The 2019 district council election in Hong Kong gave a landslide victory to the pro-democracy camp and is widely interpreted as an unofficial referendum on the Chinese Communist Party’s interference in the governance of the former British colony.
A record-breaking 71% of voters cast their ballots in the election. Of the 452 contested seats, pro-democratic candidates won 385, collecting more than 85% of the votes.
In the previously Beijing-friendly district of Wan Chai, the pro-government share dropped from 84% in 2015 to only 30% in 2019. Candidates who support the protesters, now in their sixth month of activism, won 17 out of 18 districts. The people of Hong Kong could hardly send a more explicit message to the government.
Hong Kong’s pro-Beijing Chief Executive Carrie Lam expressed that she “respected the results” and conceded that “quite a few are of the view that the results reflect people’s dissatisfaction with the current situation and the deep-seated problems in society.” She promised that the government would “humbly and seriously reflect” on the election result.
No Democracy – Yet
Despite the landslide victory, the election will not directly impact the selection of the government. Even with the infusion of district council members who can vote on the selection of Hong Kong’s chief executive, the pro-democracy camp likely does not hold a majority, although it is close. If some of the business representatives who align with Beijing for strategic reasons should choose to defect, the next leader of Hong Kong could represent the people.
That is unlikely, but the election has not been for naught. The protesters now officially know that most people in Hong Kong are on their side, which lends them credence in the international community. Consequently, Western countries are more likely to voice official support to the protesters as a legitimate movement backed democratically by the people.
Although the road to independence may be long and arduous for Hong Kong, this election has enormously boosted morale and confidence in the pro-democracy movement.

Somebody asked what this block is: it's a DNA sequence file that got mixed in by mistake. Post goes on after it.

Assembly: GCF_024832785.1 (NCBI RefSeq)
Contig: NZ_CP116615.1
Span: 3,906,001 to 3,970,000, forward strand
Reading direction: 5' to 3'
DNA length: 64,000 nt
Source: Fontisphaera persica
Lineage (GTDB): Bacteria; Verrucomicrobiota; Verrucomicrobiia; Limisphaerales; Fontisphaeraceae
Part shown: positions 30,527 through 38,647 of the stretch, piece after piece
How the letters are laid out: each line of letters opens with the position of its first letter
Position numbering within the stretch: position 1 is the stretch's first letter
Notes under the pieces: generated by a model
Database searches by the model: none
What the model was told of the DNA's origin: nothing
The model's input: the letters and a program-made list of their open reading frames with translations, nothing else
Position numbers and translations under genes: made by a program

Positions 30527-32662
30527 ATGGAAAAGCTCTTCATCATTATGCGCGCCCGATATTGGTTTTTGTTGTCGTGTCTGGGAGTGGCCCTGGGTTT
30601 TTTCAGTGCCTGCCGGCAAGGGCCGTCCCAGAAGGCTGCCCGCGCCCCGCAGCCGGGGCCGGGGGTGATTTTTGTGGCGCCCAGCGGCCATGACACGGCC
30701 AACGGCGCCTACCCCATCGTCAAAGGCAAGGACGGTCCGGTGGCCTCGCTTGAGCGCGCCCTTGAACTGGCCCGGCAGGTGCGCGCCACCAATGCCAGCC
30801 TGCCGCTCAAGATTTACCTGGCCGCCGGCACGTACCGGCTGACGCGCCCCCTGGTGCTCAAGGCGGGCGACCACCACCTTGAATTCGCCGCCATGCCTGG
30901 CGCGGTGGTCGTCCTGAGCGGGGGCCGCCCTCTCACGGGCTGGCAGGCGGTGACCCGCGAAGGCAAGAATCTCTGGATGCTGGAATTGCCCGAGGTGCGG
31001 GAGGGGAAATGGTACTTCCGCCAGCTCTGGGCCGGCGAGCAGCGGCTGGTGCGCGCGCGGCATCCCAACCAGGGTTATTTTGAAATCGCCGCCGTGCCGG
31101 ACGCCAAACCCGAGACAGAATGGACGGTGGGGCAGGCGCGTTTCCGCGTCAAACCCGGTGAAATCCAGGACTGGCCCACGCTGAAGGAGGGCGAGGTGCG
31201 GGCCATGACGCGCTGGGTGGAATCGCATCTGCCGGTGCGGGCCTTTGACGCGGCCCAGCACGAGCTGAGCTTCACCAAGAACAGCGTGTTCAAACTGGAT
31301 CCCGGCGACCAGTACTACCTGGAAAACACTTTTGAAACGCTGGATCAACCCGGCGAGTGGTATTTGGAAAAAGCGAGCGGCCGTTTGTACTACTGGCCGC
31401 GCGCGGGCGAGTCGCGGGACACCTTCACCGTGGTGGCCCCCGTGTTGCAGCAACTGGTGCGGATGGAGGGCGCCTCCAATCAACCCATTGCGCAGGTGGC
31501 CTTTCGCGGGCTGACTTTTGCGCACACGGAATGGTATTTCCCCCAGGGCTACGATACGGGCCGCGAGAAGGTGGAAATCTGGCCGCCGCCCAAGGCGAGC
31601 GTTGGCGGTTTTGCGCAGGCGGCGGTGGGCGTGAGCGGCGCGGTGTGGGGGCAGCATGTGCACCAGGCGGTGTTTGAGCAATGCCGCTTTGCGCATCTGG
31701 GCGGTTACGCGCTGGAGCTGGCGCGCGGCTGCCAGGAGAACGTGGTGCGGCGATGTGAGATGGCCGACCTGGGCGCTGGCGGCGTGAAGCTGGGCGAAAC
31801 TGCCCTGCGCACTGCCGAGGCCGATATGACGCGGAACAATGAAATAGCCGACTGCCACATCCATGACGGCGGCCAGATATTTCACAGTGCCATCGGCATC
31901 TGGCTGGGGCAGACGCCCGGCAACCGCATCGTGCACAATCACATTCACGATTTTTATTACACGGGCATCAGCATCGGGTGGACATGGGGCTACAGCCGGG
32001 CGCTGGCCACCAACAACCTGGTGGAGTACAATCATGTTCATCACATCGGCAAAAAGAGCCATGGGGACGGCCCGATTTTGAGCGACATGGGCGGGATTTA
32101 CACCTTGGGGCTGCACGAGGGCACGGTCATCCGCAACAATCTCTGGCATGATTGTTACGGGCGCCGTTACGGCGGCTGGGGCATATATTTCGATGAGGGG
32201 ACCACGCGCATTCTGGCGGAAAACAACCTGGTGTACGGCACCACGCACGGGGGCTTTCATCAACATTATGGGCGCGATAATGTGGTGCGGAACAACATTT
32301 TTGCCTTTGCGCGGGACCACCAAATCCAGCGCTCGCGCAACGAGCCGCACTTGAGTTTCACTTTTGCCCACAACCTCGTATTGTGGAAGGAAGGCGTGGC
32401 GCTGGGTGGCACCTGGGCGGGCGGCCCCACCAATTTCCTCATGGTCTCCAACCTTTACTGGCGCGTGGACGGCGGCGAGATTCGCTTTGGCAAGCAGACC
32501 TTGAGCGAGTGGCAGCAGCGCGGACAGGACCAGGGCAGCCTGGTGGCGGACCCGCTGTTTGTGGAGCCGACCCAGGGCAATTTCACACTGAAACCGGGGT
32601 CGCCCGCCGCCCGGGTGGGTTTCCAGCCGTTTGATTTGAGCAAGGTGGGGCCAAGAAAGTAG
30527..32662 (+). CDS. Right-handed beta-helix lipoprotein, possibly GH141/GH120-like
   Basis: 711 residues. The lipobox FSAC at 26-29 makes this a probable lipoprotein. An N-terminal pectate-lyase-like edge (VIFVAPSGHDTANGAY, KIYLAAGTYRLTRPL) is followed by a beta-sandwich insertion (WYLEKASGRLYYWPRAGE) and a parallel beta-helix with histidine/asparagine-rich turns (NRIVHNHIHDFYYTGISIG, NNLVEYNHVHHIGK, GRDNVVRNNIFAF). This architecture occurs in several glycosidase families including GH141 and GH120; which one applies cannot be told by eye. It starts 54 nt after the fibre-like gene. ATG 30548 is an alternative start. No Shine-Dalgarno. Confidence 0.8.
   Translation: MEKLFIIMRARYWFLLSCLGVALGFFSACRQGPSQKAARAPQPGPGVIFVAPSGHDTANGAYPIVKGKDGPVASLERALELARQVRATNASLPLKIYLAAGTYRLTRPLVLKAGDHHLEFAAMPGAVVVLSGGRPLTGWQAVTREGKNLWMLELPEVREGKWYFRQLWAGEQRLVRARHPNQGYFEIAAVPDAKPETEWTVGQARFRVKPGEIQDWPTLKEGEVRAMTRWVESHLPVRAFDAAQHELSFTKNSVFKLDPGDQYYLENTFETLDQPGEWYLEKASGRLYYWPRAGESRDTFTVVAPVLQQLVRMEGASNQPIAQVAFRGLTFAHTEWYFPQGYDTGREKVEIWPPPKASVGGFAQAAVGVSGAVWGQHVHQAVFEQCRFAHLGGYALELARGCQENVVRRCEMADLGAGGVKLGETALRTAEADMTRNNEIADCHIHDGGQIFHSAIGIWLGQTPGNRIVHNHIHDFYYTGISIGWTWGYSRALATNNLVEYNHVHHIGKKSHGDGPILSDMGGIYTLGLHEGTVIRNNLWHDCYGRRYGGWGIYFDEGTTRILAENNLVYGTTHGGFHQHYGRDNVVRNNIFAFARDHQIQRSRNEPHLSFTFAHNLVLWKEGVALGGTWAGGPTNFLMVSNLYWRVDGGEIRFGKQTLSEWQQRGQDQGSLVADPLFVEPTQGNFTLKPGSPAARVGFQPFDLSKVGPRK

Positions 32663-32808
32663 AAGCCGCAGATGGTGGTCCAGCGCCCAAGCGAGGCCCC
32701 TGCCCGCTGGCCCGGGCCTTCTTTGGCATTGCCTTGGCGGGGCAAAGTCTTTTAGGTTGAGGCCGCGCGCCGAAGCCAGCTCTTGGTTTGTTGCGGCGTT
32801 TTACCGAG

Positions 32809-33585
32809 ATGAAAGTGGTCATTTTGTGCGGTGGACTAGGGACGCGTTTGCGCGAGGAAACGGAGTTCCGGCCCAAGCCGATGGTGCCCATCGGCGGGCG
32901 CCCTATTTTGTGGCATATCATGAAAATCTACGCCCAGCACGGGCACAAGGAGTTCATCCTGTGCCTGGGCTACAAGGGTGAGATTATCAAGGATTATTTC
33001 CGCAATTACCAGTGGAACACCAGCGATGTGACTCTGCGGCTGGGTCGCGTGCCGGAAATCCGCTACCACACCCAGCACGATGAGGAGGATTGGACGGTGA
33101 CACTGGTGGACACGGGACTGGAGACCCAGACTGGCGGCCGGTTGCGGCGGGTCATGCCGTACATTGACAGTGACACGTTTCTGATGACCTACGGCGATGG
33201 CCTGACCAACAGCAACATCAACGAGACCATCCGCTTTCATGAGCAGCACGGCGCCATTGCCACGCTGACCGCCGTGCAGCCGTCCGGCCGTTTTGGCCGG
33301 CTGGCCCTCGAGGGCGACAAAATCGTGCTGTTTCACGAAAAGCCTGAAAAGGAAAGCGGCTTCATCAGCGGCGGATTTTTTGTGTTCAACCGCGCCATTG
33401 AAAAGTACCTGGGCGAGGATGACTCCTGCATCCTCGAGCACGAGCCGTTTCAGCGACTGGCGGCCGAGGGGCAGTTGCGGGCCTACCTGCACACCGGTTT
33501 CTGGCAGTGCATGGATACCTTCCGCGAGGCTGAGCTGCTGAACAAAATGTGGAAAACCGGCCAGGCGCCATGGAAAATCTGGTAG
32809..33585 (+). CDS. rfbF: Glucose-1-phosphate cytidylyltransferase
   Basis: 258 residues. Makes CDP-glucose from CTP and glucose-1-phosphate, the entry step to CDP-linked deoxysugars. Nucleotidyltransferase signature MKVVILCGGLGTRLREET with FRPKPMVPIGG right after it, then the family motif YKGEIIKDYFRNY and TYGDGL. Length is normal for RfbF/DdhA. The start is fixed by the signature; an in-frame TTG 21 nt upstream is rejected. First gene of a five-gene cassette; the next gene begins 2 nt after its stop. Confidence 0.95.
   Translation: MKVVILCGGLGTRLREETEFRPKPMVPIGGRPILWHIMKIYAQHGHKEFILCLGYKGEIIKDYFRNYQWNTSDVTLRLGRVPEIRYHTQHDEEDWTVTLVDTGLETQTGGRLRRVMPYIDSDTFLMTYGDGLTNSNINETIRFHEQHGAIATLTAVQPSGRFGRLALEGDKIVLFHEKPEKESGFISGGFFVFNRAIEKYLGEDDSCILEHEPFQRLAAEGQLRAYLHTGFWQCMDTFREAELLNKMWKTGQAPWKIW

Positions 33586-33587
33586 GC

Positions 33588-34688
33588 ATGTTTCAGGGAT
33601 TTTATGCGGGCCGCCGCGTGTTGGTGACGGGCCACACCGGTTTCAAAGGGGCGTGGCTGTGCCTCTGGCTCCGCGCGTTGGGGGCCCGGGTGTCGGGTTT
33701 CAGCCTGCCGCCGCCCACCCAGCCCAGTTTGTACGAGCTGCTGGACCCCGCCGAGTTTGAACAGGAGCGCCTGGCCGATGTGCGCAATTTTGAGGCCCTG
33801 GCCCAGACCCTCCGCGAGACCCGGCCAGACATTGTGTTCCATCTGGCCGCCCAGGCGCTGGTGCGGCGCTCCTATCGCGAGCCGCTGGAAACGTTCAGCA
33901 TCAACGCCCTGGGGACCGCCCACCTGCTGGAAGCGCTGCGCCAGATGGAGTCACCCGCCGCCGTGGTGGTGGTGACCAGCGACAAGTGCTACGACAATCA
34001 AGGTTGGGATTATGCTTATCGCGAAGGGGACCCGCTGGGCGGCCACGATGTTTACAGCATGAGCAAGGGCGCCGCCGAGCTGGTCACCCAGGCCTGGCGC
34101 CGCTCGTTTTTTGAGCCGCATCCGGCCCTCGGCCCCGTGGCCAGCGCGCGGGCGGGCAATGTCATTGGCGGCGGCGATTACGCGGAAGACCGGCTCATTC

China Doesn’t Bark
Sometimes the most significant part of an event is what doesn’t happen. During the six months of turbulence in Hong Kong, Beijing has stayed out officially and left the task of cleaning up to Lam and her administration. For China, this is unusually restrained. The mainland government rarely hesitates to use extreme force against open opposition. This self-imposed restraint in Hong Kong is a sign of weakness, vulnerability, and deep structural problems. It reflects China’s fundamental dependence on access to the global market, especially the West. Many parties who want to do business with China strongly prefer to go through Hong Kong, which has a long tradition of the rule of law, orderly conduct, civility, and good business practices.
Hong Kong can survive well without China, but the converse is not true. Beijing’s rule is built on a house of cards, and the Chinese government avoids shaking the box lest the unstable construction should fall. While that may not secure freedom for Hong Kong, it could buy residents more bargaining chips in the struggle for autonomy.
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